Shanghai’s elevated highways, all built in the last decade, were bumper to bumper Saturday night after 10 p.m.
Look west on Nanjing Road from the People’s Square and you see endless skyscrapers into the horizon. Huge electronic billboards like the one in Times Square, seem to dominate every major intersection.
The shimmering lights of digital ads linked by the blue lights of the highways are capped by the iridescent green of the Lupu Bridge over the Huangpu River linking the two sides of the World Expo 2010 grounds. As our bus crawled through the traffic of the brilliant new city in the dark it looked like it was designed by the art director of the 1980s futuristic classic, Bladerunner.
This city has grown at a rate of 15 percent or more for more than a decade up to 22 million people. They represent only about 1 percent of China’s population but account for 5 percent of its GDP. Its growing middle class population squeezed on to an armada of electric buses, which filled a parking lot bigger than some roadless areas in Idaho. They came to celebrate a source of national pride and joy, the World Expo Sunday.
Already the Expo has surpassed 500,000 visitors in one day last weekend. They expect more than 70 million visitors when it closes next October.
Many of the participants of Idaho’s China trade mission toured the Expo Sunday, standing in line for more than an hour to get into the Canada exhibit and eating African food at a pub next to the African Pavilion.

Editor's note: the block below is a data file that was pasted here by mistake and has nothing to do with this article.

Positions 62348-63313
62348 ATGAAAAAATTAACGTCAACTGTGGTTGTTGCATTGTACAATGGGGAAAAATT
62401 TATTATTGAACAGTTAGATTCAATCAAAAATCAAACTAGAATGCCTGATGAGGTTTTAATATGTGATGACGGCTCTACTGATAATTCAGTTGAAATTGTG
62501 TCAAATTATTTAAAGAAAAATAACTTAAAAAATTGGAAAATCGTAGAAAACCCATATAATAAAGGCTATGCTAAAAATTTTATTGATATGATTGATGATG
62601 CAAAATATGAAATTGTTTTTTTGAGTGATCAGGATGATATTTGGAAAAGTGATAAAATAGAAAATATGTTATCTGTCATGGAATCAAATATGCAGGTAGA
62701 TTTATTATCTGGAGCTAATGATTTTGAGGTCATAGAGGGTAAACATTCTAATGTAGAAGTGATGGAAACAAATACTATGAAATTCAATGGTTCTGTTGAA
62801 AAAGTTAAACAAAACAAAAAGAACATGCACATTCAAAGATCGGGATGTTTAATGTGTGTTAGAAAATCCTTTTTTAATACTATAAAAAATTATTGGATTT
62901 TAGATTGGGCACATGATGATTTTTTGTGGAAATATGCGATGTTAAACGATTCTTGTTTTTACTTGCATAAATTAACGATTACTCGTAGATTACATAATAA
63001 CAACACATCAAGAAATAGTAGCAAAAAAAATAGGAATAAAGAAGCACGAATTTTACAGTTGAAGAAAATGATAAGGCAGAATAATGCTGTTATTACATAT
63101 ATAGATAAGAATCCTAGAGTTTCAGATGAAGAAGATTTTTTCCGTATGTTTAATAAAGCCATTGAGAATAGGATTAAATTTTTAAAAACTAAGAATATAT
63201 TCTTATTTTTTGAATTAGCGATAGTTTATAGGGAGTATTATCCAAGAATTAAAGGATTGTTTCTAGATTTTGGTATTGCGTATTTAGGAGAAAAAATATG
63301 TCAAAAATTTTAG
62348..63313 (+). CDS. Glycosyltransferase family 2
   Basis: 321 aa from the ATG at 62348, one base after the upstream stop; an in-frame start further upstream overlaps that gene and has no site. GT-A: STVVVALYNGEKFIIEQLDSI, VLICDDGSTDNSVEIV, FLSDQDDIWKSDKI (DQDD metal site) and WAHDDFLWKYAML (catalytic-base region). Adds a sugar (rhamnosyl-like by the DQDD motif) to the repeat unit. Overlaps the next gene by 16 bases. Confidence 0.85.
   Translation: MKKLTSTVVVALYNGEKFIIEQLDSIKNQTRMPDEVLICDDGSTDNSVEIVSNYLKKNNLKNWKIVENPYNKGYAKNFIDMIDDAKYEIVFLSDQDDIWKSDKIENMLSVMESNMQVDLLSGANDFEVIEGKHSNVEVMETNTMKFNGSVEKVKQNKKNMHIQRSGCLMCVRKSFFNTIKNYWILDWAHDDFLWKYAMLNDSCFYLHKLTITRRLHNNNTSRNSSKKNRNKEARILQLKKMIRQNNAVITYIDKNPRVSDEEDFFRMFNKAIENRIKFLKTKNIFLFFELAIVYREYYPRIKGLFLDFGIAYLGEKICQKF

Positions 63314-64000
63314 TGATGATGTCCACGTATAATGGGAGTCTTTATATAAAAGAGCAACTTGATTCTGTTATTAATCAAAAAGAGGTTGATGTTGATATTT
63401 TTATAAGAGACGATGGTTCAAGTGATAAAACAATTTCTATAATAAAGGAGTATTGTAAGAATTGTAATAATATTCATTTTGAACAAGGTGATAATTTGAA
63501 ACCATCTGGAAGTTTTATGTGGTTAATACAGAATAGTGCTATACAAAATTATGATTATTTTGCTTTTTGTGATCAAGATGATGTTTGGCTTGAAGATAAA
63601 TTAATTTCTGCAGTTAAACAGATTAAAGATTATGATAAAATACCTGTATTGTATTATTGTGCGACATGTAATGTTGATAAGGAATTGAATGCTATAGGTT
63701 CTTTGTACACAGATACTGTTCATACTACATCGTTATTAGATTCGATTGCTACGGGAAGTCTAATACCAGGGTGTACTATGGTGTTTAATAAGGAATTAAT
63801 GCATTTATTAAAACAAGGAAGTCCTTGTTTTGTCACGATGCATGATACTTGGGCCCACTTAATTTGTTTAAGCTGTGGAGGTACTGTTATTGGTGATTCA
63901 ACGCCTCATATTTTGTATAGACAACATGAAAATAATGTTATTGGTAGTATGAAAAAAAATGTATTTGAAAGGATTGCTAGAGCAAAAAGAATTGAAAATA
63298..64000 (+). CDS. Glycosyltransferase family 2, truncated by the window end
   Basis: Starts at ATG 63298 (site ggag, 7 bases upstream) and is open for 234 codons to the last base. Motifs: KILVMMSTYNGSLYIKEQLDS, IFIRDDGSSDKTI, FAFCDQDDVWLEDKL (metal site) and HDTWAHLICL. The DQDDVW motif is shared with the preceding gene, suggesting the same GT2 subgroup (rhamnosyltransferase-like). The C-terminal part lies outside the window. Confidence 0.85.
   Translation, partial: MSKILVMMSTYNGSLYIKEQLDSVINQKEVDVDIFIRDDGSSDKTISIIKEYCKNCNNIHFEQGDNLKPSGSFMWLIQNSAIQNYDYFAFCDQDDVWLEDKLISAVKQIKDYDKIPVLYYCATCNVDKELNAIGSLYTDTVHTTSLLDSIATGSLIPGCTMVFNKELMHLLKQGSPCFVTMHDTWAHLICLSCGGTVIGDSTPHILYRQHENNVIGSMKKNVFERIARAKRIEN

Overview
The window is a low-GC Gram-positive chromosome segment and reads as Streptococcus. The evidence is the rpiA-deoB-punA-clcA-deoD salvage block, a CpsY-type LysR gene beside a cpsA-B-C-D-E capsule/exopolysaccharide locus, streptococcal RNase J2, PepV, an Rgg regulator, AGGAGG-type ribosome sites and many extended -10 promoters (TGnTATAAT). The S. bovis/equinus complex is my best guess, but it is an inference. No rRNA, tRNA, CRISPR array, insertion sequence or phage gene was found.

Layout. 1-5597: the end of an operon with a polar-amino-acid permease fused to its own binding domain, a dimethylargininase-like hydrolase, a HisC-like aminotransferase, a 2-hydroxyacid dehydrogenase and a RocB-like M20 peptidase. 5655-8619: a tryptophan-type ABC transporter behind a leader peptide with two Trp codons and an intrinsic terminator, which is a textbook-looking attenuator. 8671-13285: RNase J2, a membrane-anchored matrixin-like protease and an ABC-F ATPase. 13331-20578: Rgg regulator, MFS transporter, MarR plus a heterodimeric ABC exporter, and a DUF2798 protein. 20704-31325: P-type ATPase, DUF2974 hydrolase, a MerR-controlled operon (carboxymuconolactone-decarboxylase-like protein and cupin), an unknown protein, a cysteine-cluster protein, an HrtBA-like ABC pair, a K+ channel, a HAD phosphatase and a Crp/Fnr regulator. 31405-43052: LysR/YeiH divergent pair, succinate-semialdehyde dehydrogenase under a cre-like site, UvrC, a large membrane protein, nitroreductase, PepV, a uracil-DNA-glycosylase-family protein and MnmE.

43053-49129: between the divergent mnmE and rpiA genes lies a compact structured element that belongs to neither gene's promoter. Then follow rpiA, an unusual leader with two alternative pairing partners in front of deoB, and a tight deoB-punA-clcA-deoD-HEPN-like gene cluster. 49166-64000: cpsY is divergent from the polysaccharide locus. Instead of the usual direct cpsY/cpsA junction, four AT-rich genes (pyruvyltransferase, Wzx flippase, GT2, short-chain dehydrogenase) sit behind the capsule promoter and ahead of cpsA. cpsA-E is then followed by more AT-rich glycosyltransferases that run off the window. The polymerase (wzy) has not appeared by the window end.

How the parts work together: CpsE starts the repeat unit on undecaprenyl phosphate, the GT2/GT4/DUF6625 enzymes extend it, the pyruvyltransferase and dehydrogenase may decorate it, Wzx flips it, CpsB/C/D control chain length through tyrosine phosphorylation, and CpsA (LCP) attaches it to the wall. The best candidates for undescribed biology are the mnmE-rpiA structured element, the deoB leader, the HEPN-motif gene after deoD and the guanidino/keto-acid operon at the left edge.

The China, Korea and USA Pavilions were out of the question since the wait could be as many as eight hours to get in. But street performers popped up as trees, anglers and pin-cushioned dancers to entertain the crowd unafraid to push their way to the front to get a better picture.
Pushing is what Shanghai residents all appear to do, in the subway and in the streets filled with horn-honking cars and fearless pedestrians. The hotel and restaurant staff go out of their way to please the out-of-towners who came to seek new deals with residents of a city where the art of the deal and consumerism are the dominant cultural icons.
I’ve still got a lot of China to see but Shanghai makes it clear that I’m not in Kansas nor Boise for that matter any more. It’s not even the city that University of Idaho professor C.T. Liu first saw in the 1980s.
It a very different place than it was in 1921 when Chairman Mao Zedong was among the men who founded the Communist Party of China here.
The Communist leaders and their authoritarianism are hard to find in this capitalist fantasyland that makes Wall Street seem tame. There is the occasional column of high-stepping, marching soldiers at the Expo, but nothing even slightly threatening.
I hope to learn how China has created this place and a society on the cusp of challenging American economic leadership. I will start by watching the Governor of the most Republican state in the union “sell groceries” and promote investment in Idaho with a nation my own father fought in a war and survived so I could come here.
Brock Lenon, of Meridian, a vice president with Idaho Timber Corp., said Sunday as he experienced the same sights and sounds that I did, that they are not to be ignored by Idahoans.
“It reminds me there’s a big world out there beyond our own little world and you have to take your blinders off to look,” he said.